Updated: January 24, 2011 at 12:00 am
A Chihuahua’s life was saved Monday afternoon when a firefighter pulled the dog from a burning home and gave him mouth-to-snout resuscitation.
In all, three dogs were saved from the blaze at 1920 Chamberlin South, said Darren Pellett, the Stratmoor Hills firefighter who rescued the small dog. No people were in the home when the fire broke out about 1 p.m. and burned the home’s main level.
The dogs were found hiding in a back bedroom and were saved after firefighters made sure that no one was trapped in the house, Pellett said.
“When I pulled him out, he was starting to get stiff and he was on his last legs,” Pellett said of the Chihuahua. “I was trained how to do CPR on humans and I figured it couldn’t be that different to do it on a dog.”
He said he didn’t have to put his lips on the dog, but rather just breathed air into its lungs and gave it chest compressions. Soon, the dog was revived and taken to an animal hospital for further treatment.
“It’s not the same as a human life, but seeing the life come back into him was amazing,” Pellett said. With two dogs at home, he said he knows how much animals mean to their owners, he said.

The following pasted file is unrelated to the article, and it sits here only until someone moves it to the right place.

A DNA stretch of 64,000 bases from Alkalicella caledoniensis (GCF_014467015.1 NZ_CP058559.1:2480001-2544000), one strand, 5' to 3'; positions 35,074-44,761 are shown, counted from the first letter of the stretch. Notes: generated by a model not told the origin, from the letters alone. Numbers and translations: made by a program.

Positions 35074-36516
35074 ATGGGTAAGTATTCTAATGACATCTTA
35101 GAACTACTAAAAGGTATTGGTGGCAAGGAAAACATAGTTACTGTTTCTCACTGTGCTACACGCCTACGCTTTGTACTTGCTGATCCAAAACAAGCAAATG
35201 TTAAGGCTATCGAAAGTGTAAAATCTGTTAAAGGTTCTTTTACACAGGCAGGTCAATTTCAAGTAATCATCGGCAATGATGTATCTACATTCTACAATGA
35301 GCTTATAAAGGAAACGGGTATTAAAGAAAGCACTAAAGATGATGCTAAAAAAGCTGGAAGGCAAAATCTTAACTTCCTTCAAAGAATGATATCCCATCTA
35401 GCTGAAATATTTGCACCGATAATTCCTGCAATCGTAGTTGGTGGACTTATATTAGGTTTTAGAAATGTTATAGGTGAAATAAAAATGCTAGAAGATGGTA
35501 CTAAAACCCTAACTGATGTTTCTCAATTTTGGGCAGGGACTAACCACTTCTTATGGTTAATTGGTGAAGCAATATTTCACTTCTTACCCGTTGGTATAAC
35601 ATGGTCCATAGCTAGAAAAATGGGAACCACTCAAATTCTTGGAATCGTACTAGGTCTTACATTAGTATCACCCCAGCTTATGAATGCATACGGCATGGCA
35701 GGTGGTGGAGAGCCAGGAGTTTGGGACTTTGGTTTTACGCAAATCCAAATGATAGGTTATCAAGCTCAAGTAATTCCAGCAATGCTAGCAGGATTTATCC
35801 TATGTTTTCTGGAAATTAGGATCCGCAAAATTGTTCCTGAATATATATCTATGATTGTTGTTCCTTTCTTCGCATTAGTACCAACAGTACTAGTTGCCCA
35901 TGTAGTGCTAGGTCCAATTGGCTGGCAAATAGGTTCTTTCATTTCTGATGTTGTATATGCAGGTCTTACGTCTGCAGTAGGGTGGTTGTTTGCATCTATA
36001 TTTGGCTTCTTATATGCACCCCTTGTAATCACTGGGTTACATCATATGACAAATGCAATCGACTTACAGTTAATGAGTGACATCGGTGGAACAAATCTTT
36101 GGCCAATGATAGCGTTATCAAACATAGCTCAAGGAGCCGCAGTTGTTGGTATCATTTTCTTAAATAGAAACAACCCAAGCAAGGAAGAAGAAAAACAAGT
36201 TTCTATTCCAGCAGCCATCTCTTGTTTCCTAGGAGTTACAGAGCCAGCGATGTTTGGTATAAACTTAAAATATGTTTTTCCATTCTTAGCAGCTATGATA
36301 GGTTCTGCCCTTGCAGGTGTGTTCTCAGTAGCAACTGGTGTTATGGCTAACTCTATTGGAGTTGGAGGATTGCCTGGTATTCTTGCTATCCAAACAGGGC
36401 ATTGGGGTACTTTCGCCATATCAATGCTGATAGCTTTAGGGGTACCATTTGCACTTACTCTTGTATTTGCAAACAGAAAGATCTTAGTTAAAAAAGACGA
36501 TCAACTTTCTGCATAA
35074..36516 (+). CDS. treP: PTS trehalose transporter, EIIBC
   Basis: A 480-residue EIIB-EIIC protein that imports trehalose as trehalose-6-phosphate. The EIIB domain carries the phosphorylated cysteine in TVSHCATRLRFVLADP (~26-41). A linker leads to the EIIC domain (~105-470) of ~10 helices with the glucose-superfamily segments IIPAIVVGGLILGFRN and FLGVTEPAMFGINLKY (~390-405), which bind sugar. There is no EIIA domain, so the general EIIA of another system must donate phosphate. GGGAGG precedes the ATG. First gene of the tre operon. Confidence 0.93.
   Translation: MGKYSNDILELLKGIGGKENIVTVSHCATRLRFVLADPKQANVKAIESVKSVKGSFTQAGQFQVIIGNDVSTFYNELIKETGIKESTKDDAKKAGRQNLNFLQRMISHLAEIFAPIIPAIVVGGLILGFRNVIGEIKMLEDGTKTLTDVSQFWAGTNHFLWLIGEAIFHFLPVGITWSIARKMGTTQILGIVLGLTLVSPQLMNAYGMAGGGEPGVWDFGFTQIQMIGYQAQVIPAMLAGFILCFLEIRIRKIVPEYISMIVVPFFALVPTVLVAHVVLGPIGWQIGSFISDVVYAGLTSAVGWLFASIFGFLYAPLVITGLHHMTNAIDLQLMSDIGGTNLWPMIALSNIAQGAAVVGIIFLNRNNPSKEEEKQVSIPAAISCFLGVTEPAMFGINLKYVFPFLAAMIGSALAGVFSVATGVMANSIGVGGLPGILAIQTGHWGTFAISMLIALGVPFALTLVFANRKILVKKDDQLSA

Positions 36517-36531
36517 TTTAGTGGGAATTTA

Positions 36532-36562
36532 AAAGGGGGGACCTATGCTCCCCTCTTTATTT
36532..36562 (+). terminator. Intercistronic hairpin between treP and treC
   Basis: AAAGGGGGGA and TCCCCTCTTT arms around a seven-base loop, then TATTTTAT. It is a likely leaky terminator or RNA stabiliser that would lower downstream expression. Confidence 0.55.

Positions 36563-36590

It took firefighters from Stratmoor Hills and Fort Carson just a few minutes to put out the blaze, but the damage to the home was extensive, said Bryan Lynch, assistant Stratmoor Hills fire chief. He said the home will be uninhabitable until it can be repaired. The cause of the fire and the damage estimate haven’t been determined.
Lynch said firefighters are more than willing to save animals after making sure that human lives aren’t at stake. Some fire departments, such as Colorado Springs, even have specialized oxygen masks designed to fit over an animal’s snout.
Lynch said that Stratmoor Hills doesn’t have those masks so Pellett had to improvise.
“He just used his ingenuity,” Lynch said.
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